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Covid vaccine-induced swelling can lead to false cancer diagnosis, doctors warn

Covid vaccine-induced swelling can lead to false cancer diagnosis, doctors warn
Cancer experts and radiologists in the US are warning Covid-19 vaccine recipients that an otherwise normal immune response can be mistaken for cancer if it appears on a mammogram or other cancer screening.

Prior to major offensives against infections and unwanted intruders, some of the body's defense forces, the white blood cells, gather in lymph nodes. However, lymph nodes, especially in the armpit, can swell up following Covid-19 vaccinations. 

As cancer screenings continue parallel to vaccination drives across the world, a scan conducted soon after vaccination may yield a false positive and cause unnecessary stress during an already challenging time. 

“This should not prevent patients from getting the vaccine,” says Dr. Melissa Chen, a radiologist at the MD Anderson Cancer Center in Houston.

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Chen and colleagues at MD Anderson, New York's Memorial Sloan Kettering and Boston's Dana-Farber formed a panel to sound the alarm about the potential for false positives amid the vaccine rollout.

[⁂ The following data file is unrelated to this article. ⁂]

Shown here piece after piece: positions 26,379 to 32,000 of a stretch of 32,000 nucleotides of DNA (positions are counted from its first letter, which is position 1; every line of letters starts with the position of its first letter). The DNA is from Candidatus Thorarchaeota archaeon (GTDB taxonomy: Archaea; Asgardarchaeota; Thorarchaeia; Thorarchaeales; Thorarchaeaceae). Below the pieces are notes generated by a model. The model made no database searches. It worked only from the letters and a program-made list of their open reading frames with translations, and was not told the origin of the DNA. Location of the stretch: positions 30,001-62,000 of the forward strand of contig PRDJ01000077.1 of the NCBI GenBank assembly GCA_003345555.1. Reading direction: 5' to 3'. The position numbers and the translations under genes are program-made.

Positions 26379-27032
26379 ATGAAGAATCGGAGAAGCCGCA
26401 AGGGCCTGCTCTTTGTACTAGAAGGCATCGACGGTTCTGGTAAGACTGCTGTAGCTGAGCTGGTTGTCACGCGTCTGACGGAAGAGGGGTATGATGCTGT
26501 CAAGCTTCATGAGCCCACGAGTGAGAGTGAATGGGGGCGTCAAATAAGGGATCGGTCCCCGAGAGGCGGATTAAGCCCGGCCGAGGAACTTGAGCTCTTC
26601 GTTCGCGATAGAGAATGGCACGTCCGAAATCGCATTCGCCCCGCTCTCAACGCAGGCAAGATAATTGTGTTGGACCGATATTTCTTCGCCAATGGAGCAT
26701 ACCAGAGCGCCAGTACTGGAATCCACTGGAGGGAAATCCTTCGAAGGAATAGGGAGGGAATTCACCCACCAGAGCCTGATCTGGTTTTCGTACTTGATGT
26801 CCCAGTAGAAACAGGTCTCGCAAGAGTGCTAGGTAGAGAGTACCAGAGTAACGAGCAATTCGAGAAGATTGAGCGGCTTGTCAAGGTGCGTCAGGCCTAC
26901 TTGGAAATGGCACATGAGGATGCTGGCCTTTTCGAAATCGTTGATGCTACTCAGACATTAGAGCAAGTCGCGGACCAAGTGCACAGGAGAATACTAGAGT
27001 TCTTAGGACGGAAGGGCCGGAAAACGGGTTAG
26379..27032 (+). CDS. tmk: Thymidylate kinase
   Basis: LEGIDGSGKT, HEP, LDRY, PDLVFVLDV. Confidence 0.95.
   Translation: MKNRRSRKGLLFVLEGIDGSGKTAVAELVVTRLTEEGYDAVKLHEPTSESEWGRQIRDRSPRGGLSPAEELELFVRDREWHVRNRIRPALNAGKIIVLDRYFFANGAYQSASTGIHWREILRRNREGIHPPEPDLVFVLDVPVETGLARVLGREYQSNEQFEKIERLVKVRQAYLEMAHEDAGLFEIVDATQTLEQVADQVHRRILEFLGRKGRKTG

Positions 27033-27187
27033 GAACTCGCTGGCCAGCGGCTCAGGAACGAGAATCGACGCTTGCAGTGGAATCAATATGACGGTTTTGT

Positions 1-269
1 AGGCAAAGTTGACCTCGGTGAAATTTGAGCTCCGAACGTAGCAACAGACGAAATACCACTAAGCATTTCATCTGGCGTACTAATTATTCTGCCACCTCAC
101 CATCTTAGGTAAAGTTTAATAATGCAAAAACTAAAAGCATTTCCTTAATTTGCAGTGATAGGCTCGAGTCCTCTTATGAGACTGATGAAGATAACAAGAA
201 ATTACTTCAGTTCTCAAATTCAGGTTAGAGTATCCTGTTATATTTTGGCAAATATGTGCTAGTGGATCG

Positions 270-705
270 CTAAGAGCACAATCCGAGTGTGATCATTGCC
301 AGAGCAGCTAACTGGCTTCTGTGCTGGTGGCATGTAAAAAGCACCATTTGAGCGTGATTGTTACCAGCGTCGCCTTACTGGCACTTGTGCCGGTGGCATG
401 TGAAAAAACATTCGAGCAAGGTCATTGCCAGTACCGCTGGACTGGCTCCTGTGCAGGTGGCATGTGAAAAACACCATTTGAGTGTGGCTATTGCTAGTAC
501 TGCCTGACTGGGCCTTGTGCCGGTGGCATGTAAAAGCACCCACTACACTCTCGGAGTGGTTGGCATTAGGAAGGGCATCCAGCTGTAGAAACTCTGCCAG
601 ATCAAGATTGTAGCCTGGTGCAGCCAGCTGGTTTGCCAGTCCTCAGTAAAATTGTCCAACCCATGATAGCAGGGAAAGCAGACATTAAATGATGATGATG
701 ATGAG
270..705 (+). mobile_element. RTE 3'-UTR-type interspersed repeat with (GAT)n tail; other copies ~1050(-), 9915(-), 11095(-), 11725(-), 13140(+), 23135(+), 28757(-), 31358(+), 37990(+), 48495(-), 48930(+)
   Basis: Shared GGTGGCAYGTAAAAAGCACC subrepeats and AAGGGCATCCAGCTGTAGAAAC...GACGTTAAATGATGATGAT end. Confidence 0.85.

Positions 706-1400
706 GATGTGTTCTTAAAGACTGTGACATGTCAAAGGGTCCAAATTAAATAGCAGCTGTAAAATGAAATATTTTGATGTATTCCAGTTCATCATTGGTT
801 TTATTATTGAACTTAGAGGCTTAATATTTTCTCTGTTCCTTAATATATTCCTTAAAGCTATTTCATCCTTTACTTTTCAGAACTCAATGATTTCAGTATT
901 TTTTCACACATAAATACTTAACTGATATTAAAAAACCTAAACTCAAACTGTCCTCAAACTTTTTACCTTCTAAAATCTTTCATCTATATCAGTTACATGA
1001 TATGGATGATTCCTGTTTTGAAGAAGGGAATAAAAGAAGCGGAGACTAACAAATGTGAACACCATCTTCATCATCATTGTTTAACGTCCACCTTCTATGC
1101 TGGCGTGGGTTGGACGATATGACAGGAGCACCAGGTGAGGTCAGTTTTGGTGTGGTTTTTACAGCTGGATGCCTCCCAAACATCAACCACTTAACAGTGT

The panel has warned medical experts to prepare for unusually “large volumes” of chest computed tomography (CT) scans, positron emission tomography (PET) scans and mammograms showing swollen lymph nodes as vaccination drives continue.

The lymph nodes most commonly affected are located near the armpit and collarbone on the side that patients receive their vaccine. 

The extent to which this swelling happens is not fully understood, and has been reported in studies on recipients of the Pfizer/BioNtech and Moderna vaccines but not the Johnson & Johnson vaccine. 

The resounding advice is for patients to tell their radiologist that they've been vaccinated prior to a scan so that any swelling in the lymph nodes doesn't necessarily result in misdiagnosis or trigger unnecessary, costly and potentially invasive procedures.

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